3272Re: Fore An' Aft
- Mar 27, 2013I'd classify myself as an intermediate novice...=)
I have built a Stevenson's Weekender, three kayaks and a canoe. One of the kayaks was Nick Schade's free S&G Guillemot. It was built from offsets only, no real plans.
I worked for years in the commercial cabinet industry, and would I have at least 'advanced' woodworking skills. However, cabinet making does not share much with boat building. I have done some steam bending, a good deal of lofting, and I have built a couple of bird's mouth masts.
Currently, I am looking for a good build site. I would like to build indoors, but will probably end up outside, with an indoor shop. I am researching gathering and milling much of the lumber and drying it myself as well.
--- In AtkinBoats@yahoogroups.com, "JohnA" <jalmberg@...> wrote:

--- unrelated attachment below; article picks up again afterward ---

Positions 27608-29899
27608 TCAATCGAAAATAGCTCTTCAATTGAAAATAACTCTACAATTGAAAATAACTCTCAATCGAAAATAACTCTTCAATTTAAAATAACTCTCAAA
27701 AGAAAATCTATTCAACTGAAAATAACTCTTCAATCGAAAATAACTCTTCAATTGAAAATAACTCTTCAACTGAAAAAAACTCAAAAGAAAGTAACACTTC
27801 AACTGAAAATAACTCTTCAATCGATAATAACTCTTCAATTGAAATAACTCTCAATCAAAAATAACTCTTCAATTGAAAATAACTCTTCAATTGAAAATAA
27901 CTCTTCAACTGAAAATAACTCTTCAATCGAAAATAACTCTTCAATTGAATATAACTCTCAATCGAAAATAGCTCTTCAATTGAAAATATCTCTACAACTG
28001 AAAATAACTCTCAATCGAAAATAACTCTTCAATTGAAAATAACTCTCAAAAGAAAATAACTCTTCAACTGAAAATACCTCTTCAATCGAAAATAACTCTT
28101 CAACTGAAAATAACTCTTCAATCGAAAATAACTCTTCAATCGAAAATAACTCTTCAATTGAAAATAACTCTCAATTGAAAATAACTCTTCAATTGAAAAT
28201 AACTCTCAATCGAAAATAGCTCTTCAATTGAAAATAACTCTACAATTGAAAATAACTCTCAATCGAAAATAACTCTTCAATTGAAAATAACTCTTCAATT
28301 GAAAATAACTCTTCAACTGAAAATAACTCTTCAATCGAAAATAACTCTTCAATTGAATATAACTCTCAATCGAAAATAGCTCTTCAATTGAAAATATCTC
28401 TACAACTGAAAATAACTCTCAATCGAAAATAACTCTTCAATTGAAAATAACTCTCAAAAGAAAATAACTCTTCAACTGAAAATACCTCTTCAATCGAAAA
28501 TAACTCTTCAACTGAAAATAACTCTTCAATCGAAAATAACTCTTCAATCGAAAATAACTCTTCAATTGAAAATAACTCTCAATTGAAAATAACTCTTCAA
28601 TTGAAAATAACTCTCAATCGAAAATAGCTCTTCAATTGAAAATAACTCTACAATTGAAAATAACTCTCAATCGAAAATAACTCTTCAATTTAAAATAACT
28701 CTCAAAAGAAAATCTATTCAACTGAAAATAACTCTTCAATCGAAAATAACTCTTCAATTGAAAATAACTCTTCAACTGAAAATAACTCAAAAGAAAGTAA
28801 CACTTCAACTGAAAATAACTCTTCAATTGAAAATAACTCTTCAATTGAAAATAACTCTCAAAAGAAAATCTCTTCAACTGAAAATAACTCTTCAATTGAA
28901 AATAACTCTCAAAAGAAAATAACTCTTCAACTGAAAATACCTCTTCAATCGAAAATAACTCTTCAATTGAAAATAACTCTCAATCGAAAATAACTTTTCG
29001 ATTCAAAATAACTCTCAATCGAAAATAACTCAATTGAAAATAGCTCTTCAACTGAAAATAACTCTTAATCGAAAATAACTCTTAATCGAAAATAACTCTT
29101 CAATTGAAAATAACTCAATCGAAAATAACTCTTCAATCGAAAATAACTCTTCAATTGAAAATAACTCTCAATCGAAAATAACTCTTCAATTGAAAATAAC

> > I have recently received my plans from Atkin & Co. for a Fore an' Aft, and plan on beginning construction within the year. It has been a long time coming, and may be a little premature even. But I am moving forward. I am in Northern Utah, and this boat will most likely put in at Bear Lake. Any constructive advise on getting started would be appreciated. I look forward to chatting with you all over the next several months.
> > Brit
> Hi Brit,
> Exiting news. Give us some background: what's your experience level, where do you plan on building her (i.e., in the open, in a shed, etc.), what sort of tools you have, how you plan on building her (traditional, strip plank, etc.).
> If you haven't already, you should make your way over to the wooden boat forum. Lots of good advice there, too: http://forum.woodenboat.com
> If you're a beginner, my advice would be: build a tender for her, first. You're going to need one anyway, and it's better to practice on a little boat than a big one. The Atkin "Vintage" would be a good choice... if you can loft Vintage, you should be able to loft Fore and Aft.
> -- John
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